[The laity’s] primary and immediate task is not to establish and develop the ecclesial community- this is the specific role of the pastors- but to put to use every Christian and evangelical possibility latent but already present and active in the affairs of the world. Their own field of evangelizing activity is the vast and complicated world of politics, society and economics, but also the world of culture, of the sciences and the arts, of international life, of the mass media. It also includes other realities which are open to evangelization, such as human love, the family, the education of children and adolescents, professional work, suffering. The more Gospel-inspired lay people there are engaged in these realities, clearly involved in them, competent to promote them and conscious that they must exercise to the full their Christian powers which are often buried and suffocated, the more these realities will be at the service of the kingdom of God and therefore of salvation in Jesus Christ, without in any way losing or sacrificing their human content but rather pointing to a transcendent dimension which is often disregarded. (n. 70)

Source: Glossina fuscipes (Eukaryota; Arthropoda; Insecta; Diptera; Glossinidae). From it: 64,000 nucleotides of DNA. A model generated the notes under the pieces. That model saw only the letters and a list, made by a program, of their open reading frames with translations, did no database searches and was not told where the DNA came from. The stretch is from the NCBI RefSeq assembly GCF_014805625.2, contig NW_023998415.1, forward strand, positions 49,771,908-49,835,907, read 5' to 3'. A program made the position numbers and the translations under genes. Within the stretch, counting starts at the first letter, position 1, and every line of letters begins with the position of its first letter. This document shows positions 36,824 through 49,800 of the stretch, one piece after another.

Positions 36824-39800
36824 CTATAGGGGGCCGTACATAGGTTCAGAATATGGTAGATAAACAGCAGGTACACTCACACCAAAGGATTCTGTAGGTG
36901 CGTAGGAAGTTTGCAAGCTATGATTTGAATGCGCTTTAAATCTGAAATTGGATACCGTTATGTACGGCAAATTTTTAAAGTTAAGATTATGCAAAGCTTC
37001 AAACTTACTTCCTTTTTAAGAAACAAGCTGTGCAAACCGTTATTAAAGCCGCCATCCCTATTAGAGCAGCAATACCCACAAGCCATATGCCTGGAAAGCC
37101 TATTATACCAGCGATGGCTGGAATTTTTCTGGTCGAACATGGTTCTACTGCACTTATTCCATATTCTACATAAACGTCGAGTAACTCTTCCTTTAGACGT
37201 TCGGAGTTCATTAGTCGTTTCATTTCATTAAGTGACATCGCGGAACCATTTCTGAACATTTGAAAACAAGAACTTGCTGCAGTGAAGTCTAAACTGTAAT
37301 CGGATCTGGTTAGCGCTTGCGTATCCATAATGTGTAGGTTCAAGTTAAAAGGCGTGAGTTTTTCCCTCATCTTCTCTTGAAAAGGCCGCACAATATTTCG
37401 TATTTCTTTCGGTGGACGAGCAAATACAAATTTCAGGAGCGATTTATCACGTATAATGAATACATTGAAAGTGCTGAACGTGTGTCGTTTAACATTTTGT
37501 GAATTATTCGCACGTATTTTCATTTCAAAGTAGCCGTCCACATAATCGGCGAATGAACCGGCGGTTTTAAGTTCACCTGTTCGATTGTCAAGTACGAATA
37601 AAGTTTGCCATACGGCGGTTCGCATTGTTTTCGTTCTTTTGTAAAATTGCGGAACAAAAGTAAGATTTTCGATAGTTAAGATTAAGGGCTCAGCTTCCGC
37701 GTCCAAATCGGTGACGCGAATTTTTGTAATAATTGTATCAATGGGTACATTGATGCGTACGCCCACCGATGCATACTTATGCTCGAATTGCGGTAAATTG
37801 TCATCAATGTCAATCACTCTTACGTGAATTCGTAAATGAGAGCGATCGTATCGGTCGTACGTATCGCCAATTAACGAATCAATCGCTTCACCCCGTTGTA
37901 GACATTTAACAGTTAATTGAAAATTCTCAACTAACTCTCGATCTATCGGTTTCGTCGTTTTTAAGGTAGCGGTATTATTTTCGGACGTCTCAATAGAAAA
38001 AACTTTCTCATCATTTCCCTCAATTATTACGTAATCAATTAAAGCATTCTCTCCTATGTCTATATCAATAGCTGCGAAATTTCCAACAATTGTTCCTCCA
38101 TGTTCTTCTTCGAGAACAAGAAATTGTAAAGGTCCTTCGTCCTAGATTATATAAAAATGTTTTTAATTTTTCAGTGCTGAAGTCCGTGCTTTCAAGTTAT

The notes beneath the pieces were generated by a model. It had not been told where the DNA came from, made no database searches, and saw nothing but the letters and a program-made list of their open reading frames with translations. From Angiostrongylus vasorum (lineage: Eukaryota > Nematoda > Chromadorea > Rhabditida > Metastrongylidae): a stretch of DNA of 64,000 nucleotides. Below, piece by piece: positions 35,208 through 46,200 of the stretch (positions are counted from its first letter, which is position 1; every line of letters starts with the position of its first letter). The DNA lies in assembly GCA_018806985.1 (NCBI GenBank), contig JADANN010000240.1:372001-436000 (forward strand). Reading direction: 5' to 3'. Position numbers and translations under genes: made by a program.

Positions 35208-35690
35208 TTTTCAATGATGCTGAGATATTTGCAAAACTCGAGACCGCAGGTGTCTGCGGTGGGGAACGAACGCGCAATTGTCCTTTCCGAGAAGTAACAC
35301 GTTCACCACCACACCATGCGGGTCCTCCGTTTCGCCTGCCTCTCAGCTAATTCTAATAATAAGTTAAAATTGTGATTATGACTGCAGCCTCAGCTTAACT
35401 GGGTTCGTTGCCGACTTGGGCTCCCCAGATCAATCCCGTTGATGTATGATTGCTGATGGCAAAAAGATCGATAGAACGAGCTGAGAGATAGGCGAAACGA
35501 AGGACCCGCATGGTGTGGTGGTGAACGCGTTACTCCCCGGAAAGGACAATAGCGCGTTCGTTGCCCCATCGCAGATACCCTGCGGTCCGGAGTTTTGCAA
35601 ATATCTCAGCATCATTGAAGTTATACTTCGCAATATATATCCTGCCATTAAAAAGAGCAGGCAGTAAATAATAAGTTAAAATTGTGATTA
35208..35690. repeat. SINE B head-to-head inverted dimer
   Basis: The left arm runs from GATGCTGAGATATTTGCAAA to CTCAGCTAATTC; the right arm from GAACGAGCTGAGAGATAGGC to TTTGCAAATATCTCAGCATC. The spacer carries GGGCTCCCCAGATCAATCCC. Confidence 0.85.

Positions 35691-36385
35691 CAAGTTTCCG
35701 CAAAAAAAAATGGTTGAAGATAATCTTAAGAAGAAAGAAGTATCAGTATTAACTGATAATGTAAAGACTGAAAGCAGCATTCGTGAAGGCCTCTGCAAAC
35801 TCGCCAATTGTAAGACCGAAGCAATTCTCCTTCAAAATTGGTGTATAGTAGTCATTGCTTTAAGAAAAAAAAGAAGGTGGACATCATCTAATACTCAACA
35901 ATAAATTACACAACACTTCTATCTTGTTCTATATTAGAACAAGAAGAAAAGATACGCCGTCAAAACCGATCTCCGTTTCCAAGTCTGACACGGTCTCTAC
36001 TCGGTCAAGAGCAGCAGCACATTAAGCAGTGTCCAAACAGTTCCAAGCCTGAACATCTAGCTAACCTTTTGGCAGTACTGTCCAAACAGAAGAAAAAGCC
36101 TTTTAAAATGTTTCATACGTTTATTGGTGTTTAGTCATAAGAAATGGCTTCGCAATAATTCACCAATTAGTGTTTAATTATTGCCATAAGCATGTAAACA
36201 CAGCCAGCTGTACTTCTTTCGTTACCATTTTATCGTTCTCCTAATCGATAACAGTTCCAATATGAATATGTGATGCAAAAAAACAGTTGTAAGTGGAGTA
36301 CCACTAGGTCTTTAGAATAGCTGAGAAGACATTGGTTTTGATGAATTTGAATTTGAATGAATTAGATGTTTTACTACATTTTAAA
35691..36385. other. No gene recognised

However, through Pope Paul VI and now Pope Francis, a drastic break with an almost bimillennial relevant tradition of the universal Church (East and West) has been carried out through the abolition of the Minor Orders (Paul VI) and through the change of the significance of the minor liturgical services (Pope Paul VI and Pope Francis). The proper significance of Minor Orders and of all the minor services at the altar derives—according to the lex orandi of the Church—not from the common priesthood but from the diaconate. Minor Orders are therefore an expression—through non-sacramental ordinations—of the humble service of the ministerial priesthood (episcopate and presbyterate) and of the sacramental diaconate. In a broader sense, this also applies to altar servers (altar boys), who must be therefore of the male sex to maintain the link with the ministerial priesthood and the sacramental diaconate at the symbolic level.